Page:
bloogWhat about blood? The body of a 70 kg adult male contains, on average, 5.6 litres of blood. Three and a half bottles! As you’ll surely know, if you are between 18 and 60 years old and you weigh more than 45 kg, you can safely go for blood donation. Besides the free breakfast with which you’ll be rewarded, you’ll be happy to give about 350-470 millilitres of your blood. More or less, one third of a bottle! It’s nice to point out that this blood volume, that our body loses in ten minutes while we squeeze a rubber ball, will be recovered within just 24 hours.

drop drinkOk, I’ll admit I googled something like “teardrops how many millilitres” too. Tears size varies among individuals, as well as the chemical composition of teardrops, which is strongly related to many physiological aspects. In terms of millilitres, there is obviously no standard in the wonderful world of tears… anyway, to get an idea about small volumes of water, a teaspoon contains 5 ml and a medicine dropper usually drops a volume of about 0.05 ml. Therefore, we can fill our beloved 1.5 l bottle of water with 300 teaspoons or, if we really have time to spend on that, something like 30 thousand drops via a medicine dropper. Any plans for tonight?

the toughest job ever

Nothing scientific this week, just a nice video that I’d like to share with you. The last months of a PhD thesis are usually characterized by the research of “something to do next”. We start planning our future work, postdoc/teaching position/job/whatever, and often we struggle for making “the right choice” for “the career”… we hesitate, or we’re stressed, we want to make the right choice for ourselves. I totally abide by such state of mind, of course, but I also try to analyse the situation from another point of view. Maybe it’s because of my nationality, but I think that we should always keep in mind that all the choices that we make have to be discussed with and supported by those who care for us the most: our parents. We are taking decisions for ourselves, but also for them, who chose to do the toughest job ever. As usual, it is a matter of equilibrium.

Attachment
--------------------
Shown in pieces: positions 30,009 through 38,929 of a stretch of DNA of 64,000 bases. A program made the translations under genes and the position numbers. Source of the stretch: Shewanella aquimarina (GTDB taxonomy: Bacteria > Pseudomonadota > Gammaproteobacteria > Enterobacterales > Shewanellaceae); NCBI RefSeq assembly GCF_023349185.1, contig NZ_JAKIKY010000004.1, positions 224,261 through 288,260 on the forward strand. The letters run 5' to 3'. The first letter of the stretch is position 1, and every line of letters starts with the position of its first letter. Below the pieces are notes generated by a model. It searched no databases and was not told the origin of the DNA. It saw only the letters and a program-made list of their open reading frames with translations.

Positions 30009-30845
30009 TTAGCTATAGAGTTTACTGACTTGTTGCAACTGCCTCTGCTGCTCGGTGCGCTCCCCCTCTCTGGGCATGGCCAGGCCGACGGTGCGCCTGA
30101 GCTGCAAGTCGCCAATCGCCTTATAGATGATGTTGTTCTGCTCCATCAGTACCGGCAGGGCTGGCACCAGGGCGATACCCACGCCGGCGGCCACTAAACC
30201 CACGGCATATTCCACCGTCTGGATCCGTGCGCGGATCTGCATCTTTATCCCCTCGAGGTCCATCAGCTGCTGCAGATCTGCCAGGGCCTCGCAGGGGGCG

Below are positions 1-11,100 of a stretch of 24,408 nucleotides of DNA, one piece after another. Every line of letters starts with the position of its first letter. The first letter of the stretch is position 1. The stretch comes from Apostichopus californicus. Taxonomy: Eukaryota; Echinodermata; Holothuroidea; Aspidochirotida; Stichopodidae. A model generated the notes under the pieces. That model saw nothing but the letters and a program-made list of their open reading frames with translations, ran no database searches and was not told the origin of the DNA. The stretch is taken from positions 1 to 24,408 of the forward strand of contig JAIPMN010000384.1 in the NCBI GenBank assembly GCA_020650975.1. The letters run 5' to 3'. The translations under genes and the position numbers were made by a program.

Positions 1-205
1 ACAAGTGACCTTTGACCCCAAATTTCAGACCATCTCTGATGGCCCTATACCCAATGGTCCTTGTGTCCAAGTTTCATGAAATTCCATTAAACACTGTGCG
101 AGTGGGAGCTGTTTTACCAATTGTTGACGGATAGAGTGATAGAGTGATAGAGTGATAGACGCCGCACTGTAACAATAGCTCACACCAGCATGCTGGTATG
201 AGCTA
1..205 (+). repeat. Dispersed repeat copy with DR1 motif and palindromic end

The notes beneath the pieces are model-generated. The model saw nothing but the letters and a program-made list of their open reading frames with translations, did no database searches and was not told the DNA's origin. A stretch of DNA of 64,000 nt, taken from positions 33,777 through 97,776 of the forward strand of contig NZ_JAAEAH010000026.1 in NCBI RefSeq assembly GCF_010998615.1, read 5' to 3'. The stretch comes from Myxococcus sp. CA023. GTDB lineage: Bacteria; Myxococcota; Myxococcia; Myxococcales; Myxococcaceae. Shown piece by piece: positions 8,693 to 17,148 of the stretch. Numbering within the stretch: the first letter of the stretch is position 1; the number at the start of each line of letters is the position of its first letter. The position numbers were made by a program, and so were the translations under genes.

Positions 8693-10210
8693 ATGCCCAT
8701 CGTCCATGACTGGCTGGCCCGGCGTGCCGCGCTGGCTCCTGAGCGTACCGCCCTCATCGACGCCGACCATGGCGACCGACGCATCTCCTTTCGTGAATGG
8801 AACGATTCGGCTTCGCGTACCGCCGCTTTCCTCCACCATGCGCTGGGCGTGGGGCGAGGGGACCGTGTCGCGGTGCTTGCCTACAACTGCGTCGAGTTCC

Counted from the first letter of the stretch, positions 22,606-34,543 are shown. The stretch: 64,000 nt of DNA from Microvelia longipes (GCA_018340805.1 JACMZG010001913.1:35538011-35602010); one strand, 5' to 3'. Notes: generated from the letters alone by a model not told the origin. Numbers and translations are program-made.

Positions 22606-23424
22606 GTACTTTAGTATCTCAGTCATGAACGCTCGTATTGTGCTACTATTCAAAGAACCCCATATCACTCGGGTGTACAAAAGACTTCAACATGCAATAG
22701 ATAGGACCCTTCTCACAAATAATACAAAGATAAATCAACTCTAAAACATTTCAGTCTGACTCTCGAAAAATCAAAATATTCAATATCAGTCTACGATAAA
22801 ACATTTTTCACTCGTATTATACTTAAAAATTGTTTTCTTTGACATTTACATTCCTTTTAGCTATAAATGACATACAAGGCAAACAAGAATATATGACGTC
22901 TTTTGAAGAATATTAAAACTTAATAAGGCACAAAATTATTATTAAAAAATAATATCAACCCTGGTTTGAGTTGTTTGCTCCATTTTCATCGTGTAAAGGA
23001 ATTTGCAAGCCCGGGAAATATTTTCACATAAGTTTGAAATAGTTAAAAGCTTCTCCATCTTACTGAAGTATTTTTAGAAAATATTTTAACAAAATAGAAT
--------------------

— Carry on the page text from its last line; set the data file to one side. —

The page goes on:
accepted for publication – Biorob 2014

referenceA bit later than expected 🙂 but the good news has arrived: the paper I submitted to Biorob 2014 has been accepted for publication! This work presents one of the two miniaturised actuation systems for an instrumented knee implant that I’ve conceived in the framework of my PhD thesis. The second model is described in another paper that is currently under review.

TitleAn Active Tibial Component for Postoperative Fine-Tuning Adjustment of Knee Ligament Imbalance

AuthorsA. Collo, P. Poignet, C. Hamitouche, S. Almouahed, and E. Stindel

Abstract: Ligament tensioning is a key step in Total Knee Arthroplasty surgery. The surgeon has to manually set proper tension conditions for the two lateral ligaments of the knee. Inaccuracies may lead to severe postoperative complications and, in the worst-case scenario, to revision surgery. Unfortunately, suboptimal balance conditions are unavoidable and no assistance tool has been developed up to now to help the surgeon during the surgery. The goal of this work is to propose an instrumented tibial component able to evaluate ligament balance conditions after surgery and to monitor their evolution in the postoperative period. Thanks to an embedded actuation system, optimal ligament tension values can be restored so as to improve the prosthesis lifespan and avoid the need for revision surgery.